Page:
I wish God could give you at least one more good year.

No, I don’t have the answers, or cancer, myself, as of yet,
Nor do I ever expect to, even though many of my family members do get
Some version of this disease of which I am genetically preset.

I care, yet, I’m overwhelmed, as I am sure you are, too,
Seeing clearly your mortality, not knowing what to do.
With prayer, perseverance, and hope, your spirit is renewed,
At the sunset and sunrise of each day, you “carry on” anew.

Valerie J. Laidlaw
September 2, 2015

Don Quixote Poems 2

Don Quixote II, Percepciones

The calamity of Quixote isn’t his illusions and his quests,
He does what he does, as he thinks to be best.
The difficulties lie in our perception of him,
What he does in our reality following his own wit and whim.
We’d think that our towers and “windmills,” sky-scrapers, and such,
Would present to him as virtually unsurmountable to his gallantry and touch.
That our world would overwhelm him and seem to us for him as too much.
In his own world, with his buddies and friends who still “get him,”
As long as he’s not a danger to himself or others, they’d let him…
Be his own hero, as a knight, conquering those “visions and voices,”
Supporting him, and validating his choices.
The battles within him and out,
As he lunges forward, makes a loud noise, and shouts,
Remember, we are all human on this earth,
Equipped with differences to live with from birth.

Valerie J. Laidlaw 10/11/2015

Don Quixote Poems 1

Don Quixote I, Bastante Bien

If Don Quixote had arrived into our day,
And, if he decided to live here, and stay,
He would carry a fishing rod, instead of a sword,
He’d ride on a motorcycle, and never be bored.
He’d be homeless, at times, and defend all his friends,
He’d be creatively “crazy,” and play randomly-unique, musical blends!
He’d love animals, dogs, cows, horses, and burros,
He’d stop bullies from bullying, and become everyone’s hero.
At times, he just sit back, and observe beauty in nature,
Use a camera to capture the world, and it’s creatures.
He’d be a hippie of sorts, with basic non-materialistic needs,
He’d encourage others away from selfishness, and greed.
He’d give away his last dollar,
Live quietly, and not holler.
His imperfections would be expressed with both humor and grace,
As he moves into our world, at his own, even pace,
Finding both pleasure and peace, in this high-tech human race.

Valerie J. Laidlaw, 10/10/2015.

Buffalo Plaid Christmas

Our first Christmas together donning Paul Bunyan gear,
Hope Santa knows we’ve been good “Senior Boomers” this year!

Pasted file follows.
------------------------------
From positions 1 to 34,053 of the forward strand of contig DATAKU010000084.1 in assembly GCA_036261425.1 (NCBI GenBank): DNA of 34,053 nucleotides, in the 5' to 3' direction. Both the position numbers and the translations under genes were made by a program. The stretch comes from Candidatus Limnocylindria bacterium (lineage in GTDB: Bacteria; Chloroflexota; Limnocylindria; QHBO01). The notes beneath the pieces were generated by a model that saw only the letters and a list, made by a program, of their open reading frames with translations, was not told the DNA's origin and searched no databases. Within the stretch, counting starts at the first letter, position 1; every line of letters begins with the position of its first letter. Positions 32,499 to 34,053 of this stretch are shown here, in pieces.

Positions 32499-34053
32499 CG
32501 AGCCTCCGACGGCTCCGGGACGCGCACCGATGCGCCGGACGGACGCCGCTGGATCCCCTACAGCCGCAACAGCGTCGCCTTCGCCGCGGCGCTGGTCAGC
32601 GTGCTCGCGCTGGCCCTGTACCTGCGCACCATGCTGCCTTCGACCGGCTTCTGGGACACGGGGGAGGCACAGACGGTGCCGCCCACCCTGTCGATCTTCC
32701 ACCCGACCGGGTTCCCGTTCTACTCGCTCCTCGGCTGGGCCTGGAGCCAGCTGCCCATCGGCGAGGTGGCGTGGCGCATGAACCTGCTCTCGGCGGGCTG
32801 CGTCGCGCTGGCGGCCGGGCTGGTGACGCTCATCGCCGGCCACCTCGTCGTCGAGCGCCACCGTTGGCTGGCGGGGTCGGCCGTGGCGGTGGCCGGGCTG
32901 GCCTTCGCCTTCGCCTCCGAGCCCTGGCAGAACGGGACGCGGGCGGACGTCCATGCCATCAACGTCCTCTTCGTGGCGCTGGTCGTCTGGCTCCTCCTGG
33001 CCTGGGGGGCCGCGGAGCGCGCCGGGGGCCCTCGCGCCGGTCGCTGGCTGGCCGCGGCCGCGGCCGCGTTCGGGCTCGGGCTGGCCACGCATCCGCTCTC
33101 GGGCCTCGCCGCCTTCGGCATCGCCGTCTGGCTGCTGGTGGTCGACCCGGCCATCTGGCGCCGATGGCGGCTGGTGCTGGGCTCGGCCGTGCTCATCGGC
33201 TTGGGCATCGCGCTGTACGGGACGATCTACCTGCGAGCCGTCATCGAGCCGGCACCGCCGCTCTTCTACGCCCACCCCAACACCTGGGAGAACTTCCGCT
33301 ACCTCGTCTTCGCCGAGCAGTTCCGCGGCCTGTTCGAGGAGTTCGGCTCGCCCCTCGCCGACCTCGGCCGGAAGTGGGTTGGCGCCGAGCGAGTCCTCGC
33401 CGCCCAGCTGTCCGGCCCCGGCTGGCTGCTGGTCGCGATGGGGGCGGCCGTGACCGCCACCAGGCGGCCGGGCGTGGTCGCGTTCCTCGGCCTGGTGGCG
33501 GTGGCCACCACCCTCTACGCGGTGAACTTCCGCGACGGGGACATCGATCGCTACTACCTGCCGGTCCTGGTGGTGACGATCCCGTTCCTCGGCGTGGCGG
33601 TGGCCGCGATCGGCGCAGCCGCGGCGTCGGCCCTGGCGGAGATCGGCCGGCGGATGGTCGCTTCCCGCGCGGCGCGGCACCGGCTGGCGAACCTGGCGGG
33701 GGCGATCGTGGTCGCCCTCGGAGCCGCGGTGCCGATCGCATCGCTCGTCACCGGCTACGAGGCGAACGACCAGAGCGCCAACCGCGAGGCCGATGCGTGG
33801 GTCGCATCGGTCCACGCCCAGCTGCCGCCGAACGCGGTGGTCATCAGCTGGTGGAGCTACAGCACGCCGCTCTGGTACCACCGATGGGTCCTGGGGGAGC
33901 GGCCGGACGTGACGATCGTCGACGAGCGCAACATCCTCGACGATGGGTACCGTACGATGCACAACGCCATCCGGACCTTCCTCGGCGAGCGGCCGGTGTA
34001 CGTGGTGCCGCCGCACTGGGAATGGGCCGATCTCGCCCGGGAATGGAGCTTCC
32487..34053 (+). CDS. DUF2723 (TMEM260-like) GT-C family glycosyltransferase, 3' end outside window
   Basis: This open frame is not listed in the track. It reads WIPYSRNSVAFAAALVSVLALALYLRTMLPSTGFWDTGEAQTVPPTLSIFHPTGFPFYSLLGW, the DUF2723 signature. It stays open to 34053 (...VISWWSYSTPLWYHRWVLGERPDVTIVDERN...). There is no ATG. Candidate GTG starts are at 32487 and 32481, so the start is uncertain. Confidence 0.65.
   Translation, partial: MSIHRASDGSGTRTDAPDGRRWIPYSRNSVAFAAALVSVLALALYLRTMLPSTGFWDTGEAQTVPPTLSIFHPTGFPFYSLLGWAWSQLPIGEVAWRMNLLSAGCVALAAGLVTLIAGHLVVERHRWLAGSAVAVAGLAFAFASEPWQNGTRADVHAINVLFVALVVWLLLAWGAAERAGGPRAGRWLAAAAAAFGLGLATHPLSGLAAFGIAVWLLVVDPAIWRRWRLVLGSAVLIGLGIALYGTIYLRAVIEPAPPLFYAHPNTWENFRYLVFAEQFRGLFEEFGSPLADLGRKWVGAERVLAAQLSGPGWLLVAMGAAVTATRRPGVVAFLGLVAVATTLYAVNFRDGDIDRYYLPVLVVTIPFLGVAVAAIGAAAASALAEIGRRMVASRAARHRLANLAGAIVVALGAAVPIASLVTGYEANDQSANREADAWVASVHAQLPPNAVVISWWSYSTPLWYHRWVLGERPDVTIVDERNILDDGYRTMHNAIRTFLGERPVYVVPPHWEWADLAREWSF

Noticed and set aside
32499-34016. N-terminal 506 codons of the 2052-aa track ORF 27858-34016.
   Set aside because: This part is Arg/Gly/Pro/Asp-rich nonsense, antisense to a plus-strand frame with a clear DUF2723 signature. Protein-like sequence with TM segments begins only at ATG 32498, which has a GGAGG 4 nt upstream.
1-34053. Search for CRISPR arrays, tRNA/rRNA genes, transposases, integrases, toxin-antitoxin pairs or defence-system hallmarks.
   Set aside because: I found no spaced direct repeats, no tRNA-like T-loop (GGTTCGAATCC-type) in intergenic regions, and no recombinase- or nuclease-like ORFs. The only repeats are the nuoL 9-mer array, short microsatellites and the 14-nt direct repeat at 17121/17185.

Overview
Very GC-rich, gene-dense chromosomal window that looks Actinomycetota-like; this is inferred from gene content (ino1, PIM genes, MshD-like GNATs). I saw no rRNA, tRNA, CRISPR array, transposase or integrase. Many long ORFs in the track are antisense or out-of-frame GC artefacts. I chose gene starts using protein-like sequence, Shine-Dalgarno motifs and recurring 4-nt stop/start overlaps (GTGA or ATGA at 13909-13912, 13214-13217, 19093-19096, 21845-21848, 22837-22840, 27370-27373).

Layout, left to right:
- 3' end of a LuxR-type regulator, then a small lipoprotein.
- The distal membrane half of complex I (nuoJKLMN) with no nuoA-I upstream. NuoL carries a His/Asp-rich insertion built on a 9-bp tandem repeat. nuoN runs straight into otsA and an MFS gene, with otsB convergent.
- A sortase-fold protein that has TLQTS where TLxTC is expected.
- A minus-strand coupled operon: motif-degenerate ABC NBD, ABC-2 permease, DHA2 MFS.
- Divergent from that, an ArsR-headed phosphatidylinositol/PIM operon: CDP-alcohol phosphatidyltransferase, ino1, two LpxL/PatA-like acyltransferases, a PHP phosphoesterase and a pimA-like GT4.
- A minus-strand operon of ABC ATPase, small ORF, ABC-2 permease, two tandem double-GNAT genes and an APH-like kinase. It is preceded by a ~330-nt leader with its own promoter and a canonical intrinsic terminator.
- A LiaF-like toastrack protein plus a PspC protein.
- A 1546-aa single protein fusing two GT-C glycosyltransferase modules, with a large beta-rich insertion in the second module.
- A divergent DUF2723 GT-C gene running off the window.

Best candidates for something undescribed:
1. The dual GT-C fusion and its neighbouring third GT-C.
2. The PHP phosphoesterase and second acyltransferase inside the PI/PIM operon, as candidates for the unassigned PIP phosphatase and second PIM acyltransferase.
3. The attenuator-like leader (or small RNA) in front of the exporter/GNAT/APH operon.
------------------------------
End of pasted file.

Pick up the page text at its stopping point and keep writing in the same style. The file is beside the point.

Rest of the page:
Me, sipping Chai Tea,
And he, Pumpkin Spice,
Please Santa, we’re trying our best to be nice!
My mom in her eighties gave us this advise,
“If it isn’t one thing, it’s two,” twice.
We decided quite early on this past year,
Months prior to this Holiday time of good cheer,
Telling all of our friends and family who wanted to hear,
That we were marrying eachother, as the 5th day of June drew near.
My mom simply stated to us, “I suppose I have to give you two my blessing!”
We agreed, giving out clues towards the day of our nuptials,
Keeping others, yet uninformed, guessing.
It’s been quite a journey for us towards this Blessed Christmas we are sharing,
His mom in her nineties excited that her son finally met someone to wed, of whom she finds caring.
My brother enjoyed walking the fields with us in orange, hunting gear,
Swapping adventurous stories of fishing and hunting as we each found our deer,
Also, revealed,
That they each gained a brother in the deal.
So grateful to our families, friends, and classmates who were thrilled and supportive with the news of our marrying.
Merry Christmas to all, cause this gal has finally met her Good Knight!
We feel “Happily Ever After,” ’cause our lives together seem so right!
We look forward to the bright, glorious future in these “empty-nested” years which we’ll have,
As a full, emblazoned Moon shines upon a Minnesotan highway path.
Valerie J. Laidlaw


As the network of leafless trees’ branches become frosted with fluff,
Pure, soft, flakes of snow float tenderly to the blanketed earth’s stuff.
An ebony shadow against a white, wintry sky,
A “trapeze artist” balanced upon a power-line wire.
Action begins with his feathered, flapping frill,
Joined by his loud “caws,” in contrast shrill,
Interrupting and disturbing a peaceful, quiet still.

A young worker carries a canvas sack of folded news, trudging along,
Dropping bundles between each of the house’s doors, with a whistling song.
Daily, the bird swoops down, in an arch, near the carrier’s ears,
Teasing the person of very few years.
Challenging the him (her) to duck down, in fear,
Undaunted, the worker continues the route,
As the blackbird (Crow) flies elsewhere about.

The red squirrel scolds the bird from an unsteady branch,
Then, zig-zaggedly scurries to a much, bolder, squawk-ridden stance.

Then, unintentionally, disrupting sparrows at their feed,
He cluelessly, disregards the little birds’ needs,
Returning back to his perch, full of greed,
The blackbird contentedly and noisilly munches on seeds.

By Valerie J. Laidlaw